I'm glad that you are educated in fire science. So am I. But the fact is BSLFD has poor leadership and one of these days its going to bit them in the rear end. I have known other FF's that have worked along side of BSLFD and I haven't really heard one good thing when it comes to the leadership that the department has.. Yes, I agree.. Its not your fault that the truck broke down. But it wasn't the best judgement of your officers of putting you into that area.. To be honest, I agree with one of the writers that stated more training. Agree 100 percent. Many of the departments need to work on forest fire training before sending crews into it. Its going to be totally different than a structure fire and the fire behavior is total different.. Departments should get with their local NCFS ranger and get the training that they need.. Talk to NCFS about when they are doing a control burn to let the department come in on a certain area and practice and train on the proper ways of handling forest fires.. It might just help in the future.. Also the media isn't bad mouthing BSLFD.. Its the public in general that is.. I will not bad mouth volunteer fire or rescue personal(unless its needed), in fact to me they are not giving the proper thumbs up when it is needed.. But so many of the volunteers are under trained and when they smell smoke or see fire, they get all excited and sometimes don't use their heads.. I've seen this happen several time at different locations.. Again its not your fault that the brush truck broke down and anyone that says its your fault is a idoit. Yes there maybe could have been some better judgement on the leaders, but again you were just following orders.. Besides what you needed was the old Dodge Power wagon.. That was the bull of brush trucks... Best of luck with your department.. And I know that everyone has been jumping all over this and not one person said.. THANK YOU.. For your volunteer time that you put into the deparment..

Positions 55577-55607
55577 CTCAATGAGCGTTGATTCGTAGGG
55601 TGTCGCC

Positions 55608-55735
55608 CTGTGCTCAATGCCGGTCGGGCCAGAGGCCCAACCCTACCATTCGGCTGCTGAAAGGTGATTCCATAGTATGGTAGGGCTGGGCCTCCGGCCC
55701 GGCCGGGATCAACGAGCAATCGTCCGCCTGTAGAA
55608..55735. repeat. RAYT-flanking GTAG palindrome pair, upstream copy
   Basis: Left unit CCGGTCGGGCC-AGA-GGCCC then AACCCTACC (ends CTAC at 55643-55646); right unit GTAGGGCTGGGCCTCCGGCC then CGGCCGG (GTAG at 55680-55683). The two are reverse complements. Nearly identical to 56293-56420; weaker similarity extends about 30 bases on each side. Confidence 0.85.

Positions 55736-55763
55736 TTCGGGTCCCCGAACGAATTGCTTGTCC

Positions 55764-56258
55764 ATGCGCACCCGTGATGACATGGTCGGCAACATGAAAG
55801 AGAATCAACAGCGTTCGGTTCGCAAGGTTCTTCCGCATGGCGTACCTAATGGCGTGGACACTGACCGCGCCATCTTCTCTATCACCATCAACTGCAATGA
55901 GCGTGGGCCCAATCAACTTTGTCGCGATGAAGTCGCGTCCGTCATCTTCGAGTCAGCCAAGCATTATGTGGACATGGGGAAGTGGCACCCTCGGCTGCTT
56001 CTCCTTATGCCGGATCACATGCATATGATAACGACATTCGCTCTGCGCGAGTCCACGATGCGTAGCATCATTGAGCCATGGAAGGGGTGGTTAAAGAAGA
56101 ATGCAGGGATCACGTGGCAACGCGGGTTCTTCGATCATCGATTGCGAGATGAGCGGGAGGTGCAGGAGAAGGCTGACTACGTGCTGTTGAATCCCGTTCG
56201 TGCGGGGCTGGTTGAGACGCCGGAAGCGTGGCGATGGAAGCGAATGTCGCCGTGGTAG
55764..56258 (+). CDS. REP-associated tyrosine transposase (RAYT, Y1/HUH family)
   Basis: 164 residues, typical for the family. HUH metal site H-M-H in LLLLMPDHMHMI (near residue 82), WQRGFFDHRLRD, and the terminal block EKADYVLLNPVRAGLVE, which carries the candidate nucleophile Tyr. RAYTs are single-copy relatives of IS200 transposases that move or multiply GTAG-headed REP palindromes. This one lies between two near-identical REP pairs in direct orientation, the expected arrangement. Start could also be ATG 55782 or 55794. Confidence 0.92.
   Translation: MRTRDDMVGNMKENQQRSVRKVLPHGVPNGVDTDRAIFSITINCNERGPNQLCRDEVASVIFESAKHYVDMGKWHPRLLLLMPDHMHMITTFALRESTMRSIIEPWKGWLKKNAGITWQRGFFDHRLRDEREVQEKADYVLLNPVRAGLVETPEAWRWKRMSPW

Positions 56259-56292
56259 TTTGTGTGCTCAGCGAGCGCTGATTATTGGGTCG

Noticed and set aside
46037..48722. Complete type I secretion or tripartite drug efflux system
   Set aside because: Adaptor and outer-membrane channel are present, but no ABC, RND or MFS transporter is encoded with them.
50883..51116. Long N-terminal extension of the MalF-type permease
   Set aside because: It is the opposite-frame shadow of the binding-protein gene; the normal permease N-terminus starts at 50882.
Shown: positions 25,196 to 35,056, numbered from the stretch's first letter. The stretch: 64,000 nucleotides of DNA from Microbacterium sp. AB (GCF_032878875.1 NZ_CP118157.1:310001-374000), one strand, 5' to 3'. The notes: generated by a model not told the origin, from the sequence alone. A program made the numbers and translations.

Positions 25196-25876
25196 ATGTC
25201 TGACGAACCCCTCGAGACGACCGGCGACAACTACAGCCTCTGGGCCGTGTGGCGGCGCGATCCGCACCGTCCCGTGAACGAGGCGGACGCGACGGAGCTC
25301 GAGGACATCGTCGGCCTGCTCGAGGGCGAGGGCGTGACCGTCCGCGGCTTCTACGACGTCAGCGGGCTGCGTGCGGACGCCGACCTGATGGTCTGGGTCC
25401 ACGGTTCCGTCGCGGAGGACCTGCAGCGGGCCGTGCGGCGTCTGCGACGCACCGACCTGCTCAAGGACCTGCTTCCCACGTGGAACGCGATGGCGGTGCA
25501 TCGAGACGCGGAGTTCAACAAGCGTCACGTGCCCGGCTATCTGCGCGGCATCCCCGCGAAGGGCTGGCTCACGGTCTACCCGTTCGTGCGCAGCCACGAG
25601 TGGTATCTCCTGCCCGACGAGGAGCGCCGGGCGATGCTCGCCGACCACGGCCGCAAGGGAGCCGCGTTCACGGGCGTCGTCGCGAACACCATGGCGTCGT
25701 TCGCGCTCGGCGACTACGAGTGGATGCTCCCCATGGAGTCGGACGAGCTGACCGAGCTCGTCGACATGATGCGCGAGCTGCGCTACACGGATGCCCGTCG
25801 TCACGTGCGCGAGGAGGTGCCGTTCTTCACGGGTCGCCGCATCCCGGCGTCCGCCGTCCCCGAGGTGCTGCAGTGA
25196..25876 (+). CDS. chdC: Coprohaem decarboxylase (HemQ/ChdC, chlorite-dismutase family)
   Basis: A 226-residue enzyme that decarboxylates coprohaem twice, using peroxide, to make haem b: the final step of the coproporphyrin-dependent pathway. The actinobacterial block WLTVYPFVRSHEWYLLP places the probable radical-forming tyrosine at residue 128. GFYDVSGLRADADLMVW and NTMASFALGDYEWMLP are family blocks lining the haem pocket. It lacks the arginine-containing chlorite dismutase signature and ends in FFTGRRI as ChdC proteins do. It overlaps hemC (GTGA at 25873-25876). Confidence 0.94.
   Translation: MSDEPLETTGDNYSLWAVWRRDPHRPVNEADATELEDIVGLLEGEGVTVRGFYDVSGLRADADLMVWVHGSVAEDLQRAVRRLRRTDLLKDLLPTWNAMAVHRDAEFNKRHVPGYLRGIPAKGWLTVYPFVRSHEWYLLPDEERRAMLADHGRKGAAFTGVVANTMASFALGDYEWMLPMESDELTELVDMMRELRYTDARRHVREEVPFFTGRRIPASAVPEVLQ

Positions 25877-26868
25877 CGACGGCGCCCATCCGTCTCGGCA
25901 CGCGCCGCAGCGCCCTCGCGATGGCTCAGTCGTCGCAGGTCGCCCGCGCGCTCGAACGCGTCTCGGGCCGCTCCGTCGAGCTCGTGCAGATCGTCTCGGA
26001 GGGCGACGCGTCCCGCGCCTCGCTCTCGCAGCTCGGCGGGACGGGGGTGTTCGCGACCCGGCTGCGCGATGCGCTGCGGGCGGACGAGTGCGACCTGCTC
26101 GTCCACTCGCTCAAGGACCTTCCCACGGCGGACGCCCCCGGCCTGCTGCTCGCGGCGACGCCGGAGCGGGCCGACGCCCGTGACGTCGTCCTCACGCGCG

BSL